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    ABSTRACT: The purpose of this study was to evaluate the antioxidant potential of methanol extracts of Gentiana cru-ciata L. aerial parts and roots, as well as the stability of the phenolic compounds and antioxidant capacityof extracts during heating, at different pHs and after an in vitro digestion procedure. Also, their genotox-icity and antigenotoxicity against carbon tetrachloride in the liver of albino Wistar rats using the cometassay were evaluated. Three secoiridoid glycosides (swertiamarin, gentiopicrin, and sweroside) and fourphenolic compounds (orientin, vitexin and two isovitexin-glucosides) were identified as the major con-stituents in aerial parts and roots of G. cruciata, using UHPLC-DAD/±HESI-MS/MS analysis. The results ofantioxidant assays showed that aerial parts displayed higher antioxidant activity compared to the roots,which could be related to higher phenolics content, especially flavonoids. In general, extracts showedpH and thermal stability, while duodenal condition had more influence on total phenolic condition andantioxidant activity of extracts. Both extracts showed a protective effect against CCl4in comet assays.The roots extract showed no genotoxic activity, while aerial parts extract showed slight genotoxicity atconcentrations of 400 mg/kg b.w.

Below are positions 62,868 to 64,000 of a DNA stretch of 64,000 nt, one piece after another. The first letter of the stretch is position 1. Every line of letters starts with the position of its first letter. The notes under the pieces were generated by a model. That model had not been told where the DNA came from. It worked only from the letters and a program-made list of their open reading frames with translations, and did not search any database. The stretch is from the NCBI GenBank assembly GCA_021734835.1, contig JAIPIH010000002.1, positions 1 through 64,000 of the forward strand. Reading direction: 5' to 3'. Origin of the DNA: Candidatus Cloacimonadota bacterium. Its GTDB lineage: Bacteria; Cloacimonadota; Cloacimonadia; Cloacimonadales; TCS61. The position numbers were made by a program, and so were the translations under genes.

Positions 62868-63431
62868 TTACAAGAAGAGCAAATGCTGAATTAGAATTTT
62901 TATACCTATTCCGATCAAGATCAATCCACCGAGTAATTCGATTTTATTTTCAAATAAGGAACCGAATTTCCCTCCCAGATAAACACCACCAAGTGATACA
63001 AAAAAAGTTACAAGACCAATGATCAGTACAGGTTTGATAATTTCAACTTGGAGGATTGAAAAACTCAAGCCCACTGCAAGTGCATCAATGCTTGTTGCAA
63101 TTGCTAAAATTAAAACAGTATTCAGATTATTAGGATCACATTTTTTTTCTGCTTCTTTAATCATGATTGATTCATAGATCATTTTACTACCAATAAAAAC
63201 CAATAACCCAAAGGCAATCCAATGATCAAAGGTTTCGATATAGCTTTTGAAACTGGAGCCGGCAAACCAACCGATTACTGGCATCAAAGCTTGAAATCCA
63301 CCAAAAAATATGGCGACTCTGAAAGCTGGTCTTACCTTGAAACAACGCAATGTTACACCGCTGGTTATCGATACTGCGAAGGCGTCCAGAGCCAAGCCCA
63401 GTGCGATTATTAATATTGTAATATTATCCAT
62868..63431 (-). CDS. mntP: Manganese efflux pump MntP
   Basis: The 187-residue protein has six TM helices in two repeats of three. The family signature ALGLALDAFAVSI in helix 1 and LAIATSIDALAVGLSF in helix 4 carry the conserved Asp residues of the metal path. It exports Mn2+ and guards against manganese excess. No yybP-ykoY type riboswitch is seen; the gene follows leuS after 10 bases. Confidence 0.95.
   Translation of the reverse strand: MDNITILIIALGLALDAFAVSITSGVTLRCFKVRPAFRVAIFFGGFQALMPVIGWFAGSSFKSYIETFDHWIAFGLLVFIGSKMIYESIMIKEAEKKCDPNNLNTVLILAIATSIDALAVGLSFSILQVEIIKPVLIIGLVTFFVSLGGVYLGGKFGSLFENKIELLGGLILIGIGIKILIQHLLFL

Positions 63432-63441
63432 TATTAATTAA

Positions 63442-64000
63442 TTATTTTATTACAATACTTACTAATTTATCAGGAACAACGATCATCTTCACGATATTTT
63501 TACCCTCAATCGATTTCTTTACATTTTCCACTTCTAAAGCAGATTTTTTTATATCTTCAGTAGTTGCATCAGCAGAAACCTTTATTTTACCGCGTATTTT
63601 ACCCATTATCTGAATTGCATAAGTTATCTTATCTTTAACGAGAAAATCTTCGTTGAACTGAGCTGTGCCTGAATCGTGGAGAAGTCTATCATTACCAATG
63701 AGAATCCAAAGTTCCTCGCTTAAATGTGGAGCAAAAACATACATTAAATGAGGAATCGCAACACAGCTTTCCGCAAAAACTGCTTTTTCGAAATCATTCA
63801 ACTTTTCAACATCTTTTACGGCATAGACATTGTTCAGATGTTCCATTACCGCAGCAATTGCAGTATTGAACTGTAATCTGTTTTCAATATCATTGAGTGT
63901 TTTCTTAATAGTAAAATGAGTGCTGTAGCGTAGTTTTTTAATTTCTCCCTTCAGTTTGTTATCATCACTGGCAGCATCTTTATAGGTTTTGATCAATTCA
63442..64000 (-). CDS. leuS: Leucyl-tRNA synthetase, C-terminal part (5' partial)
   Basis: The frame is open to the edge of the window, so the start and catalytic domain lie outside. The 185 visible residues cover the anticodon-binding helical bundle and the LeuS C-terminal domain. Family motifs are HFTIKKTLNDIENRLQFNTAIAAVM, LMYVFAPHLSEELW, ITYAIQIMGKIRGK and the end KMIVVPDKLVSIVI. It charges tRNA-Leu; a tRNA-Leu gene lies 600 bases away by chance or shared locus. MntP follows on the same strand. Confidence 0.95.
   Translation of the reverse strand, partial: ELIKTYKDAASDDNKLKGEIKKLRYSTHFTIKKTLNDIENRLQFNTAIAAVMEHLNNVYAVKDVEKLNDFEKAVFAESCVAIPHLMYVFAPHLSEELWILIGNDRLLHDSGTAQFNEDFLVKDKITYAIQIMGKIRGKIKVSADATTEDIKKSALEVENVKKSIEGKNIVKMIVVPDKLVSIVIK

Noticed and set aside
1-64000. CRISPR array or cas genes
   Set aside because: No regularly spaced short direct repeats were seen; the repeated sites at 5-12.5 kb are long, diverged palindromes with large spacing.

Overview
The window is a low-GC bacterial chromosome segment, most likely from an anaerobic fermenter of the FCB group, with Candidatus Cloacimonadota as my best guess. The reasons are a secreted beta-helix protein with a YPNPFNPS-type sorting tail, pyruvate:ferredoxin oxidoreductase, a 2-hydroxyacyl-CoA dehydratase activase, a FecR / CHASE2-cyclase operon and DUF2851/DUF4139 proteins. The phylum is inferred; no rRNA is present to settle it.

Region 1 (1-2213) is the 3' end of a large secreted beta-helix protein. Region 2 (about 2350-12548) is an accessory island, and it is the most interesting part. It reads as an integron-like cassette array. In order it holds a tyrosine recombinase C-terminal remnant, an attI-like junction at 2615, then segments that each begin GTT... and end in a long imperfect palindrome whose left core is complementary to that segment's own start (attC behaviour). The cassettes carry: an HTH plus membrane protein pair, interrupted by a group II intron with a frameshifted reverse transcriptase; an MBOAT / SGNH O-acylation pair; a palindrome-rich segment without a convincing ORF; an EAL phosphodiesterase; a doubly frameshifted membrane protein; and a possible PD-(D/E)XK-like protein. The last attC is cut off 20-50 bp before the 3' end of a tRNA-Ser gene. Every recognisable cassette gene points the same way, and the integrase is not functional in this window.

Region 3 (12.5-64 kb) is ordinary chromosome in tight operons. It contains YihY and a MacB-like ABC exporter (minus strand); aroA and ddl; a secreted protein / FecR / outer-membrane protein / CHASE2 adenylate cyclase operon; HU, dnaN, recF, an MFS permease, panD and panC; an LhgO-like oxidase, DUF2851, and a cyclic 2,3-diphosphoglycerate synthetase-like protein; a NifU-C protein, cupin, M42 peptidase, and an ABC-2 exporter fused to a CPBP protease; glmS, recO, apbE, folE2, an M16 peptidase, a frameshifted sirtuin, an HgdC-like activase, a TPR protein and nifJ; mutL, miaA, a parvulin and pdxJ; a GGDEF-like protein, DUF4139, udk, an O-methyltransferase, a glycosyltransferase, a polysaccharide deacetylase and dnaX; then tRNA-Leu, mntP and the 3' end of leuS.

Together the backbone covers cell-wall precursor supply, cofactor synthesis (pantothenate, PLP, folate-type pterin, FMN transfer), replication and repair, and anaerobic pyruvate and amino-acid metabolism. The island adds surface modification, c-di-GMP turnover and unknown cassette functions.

Full-text · Article · Apr 2015 · Industrial Crops and Products